Worst coach ever: This is where that inner critic really comes out to feast. Internally directed thoughts such as, “You’re a terrible person. You’ll never succeed. You’re too stupid. You’re too fat. You’re too (add your own insert here—we all have these),” dominate our internal thinking landscape, thwarting our ability to move forward with joy and causing our self-esteem to take a nosedive.

Rerun thinking: As the term suggests, in this category of thinking there is an incessant focus on replaying all the things that we could have or should have done differently. Rather than focus on our greatest hits, which we all have plenty of, there’s a proclivity to replay life’s most horrible moments, which tends to evoke shame and hopelessness.

Do any of these sound familiar to you? If so, you’re far from alone. We all have categories of thinking that clutter our minds, and rather than feel joyous, inspired and forward-moving, we feel anxious, stuck and depressed.

How Tidy Are Your Internal Thoughts?

What occupies most of your attention throughout the day? If you really want to clear your mind, drop in and see what you can learn. We create mental grooves, whether we’re aware of them or not, and clutter usually comes in when we’re on autopilot, which for most of us is most of the time. We unconsciously create habits, which we return to over and over again (they’re habits, right?). The good news is that with a mindfulness approach, new habits can be created.

As you spend some time over the next day, week, month or spring season noticing your thoughts—and try to do so with curiosity and as little judgment as possible—I invite you to ask yourself these questions.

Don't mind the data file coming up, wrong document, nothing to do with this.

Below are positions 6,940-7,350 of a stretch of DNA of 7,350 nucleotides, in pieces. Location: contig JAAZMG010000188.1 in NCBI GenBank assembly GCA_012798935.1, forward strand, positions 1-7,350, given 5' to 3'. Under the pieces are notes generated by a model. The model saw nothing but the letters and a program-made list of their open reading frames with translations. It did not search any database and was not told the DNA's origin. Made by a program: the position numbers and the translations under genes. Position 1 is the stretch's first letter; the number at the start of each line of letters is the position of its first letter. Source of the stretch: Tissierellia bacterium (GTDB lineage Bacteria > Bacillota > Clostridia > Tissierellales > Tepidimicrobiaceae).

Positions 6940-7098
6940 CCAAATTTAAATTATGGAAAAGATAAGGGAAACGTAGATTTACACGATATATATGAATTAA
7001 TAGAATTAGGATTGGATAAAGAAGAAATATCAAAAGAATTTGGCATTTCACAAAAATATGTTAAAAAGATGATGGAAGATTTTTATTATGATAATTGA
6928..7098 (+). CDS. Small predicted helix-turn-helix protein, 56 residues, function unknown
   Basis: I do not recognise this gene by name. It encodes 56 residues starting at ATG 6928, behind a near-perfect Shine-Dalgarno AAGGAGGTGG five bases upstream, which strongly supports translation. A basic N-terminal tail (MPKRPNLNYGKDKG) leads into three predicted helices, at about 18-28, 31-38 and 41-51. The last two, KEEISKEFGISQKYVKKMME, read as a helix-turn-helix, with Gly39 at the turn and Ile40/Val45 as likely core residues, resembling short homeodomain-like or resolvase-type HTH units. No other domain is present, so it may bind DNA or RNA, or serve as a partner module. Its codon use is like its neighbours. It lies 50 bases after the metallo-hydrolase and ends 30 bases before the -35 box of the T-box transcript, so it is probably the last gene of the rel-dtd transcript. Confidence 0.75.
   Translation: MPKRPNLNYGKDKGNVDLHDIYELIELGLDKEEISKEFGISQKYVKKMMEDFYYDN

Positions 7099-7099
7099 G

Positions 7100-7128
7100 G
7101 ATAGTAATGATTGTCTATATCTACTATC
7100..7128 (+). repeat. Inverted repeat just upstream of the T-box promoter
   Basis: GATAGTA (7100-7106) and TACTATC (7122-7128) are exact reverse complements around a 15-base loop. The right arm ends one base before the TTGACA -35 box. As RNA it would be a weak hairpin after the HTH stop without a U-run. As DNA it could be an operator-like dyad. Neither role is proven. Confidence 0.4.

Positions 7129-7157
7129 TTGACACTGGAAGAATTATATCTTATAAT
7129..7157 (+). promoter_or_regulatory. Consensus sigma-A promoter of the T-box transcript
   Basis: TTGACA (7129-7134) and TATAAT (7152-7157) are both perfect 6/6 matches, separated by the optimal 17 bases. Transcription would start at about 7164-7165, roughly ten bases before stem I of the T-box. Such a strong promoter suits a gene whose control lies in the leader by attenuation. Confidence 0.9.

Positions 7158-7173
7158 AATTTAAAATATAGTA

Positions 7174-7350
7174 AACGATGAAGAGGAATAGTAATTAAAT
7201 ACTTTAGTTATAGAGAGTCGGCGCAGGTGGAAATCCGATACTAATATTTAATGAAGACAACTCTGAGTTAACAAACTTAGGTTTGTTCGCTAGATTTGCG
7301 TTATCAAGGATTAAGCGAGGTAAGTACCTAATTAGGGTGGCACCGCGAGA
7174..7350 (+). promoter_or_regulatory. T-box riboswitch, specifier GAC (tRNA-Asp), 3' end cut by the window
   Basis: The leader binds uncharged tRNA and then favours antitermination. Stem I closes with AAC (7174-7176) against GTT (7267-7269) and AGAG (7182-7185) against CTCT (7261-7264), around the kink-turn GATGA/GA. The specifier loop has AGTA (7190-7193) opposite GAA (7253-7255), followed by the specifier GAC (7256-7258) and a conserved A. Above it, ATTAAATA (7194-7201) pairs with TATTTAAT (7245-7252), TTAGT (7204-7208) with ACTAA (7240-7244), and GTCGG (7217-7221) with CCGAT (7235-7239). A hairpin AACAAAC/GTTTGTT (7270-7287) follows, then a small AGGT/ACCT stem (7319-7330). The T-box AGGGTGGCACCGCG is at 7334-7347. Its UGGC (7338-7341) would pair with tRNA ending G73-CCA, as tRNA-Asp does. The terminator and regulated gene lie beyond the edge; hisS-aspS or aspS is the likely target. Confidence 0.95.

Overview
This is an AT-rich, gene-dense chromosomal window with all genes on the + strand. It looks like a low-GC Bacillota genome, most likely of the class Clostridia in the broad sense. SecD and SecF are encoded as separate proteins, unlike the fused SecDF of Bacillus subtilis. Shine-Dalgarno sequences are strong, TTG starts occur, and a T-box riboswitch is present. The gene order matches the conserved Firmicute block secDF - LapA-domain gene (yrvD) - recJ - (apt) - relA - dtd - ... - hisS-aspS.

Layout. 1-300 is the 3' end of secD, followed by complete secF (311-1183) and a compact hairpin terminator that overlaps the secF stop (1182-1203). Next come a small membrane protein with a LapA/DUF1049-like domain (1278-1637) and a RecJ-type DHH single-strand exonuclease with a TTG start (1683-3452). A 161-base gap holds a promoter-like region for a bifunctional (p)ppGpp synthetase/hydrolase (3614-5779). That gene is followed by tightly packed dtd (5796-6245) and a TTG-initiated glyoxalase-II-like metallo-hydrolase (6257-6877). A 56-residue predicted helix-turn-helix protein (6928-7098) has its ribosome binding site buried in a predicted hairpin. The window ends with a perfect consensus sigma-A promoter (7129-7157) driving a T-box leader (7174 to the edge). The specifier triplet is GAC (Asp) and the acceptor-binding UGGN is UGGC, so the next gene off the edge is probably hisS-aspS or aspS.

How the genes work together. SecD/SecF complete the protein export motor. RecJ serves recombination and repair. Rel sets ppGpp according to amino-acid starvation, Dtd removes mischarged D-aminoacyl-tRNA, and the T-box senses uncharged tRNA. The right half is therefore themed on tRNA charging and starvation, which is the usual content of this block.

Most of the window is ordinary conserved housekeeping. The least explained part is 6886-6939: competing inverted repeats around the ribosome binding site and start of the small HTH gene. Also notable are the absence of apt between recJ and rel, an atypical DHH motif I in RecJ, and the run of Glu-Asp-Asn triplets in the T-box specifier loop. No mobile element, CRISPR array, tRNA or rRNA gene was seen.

What is the emotional impact of engaging in this line of thinking? Does it bring me joy? Or pain?

Does this serve my best self?

Is this worth my attention?

What kinds of thinking can I graciously let go of?

How do I want to show up in the world?

How do I want to feel?

What seeds of thought can I plant today to bring about more freedom, ease and happiness in my life tomorrow?

Make Your Mind A Space Of Serenity, Inspiration And Joy  

The practice of mindfulness and noticing thoughts is simple, but don’t confuse simple with easy. Much like totally cleaning out and reorganizing your home, mindful mental spring cleaning takes time, patience and desire. And, it’s an ongoing process. Life will trigger you and distract you, but every time you clear up the clutter, you create more space and foster new ways of thinking. Like Marie Kondo suggests, it can be done with joy, and the process of letting go can be done with a sweet sense of gratitude.

Once you get used to noticing the scripts of your mind and are actively working to clear your mind, the next part of the mental decluttering process is to spend time noticing where your attention goes. This, for most of us these days, is into our laptops, smartphones and other devices. Look out for my next blog on mindful ways to manage your smartphone, which can help you spring clean your technology use Marie Kondo style and take more control over one of your greatest commodities—your attention.

Samara Serotkin

Samara Vachss Serotkin, Psy.D. is a mindfulness-based psychologist and coach, as well as a mother and wife, based in Seattle, USA. She blogs regularly at, is a contributor at the Huffington Post, and is the author of two upcoming books.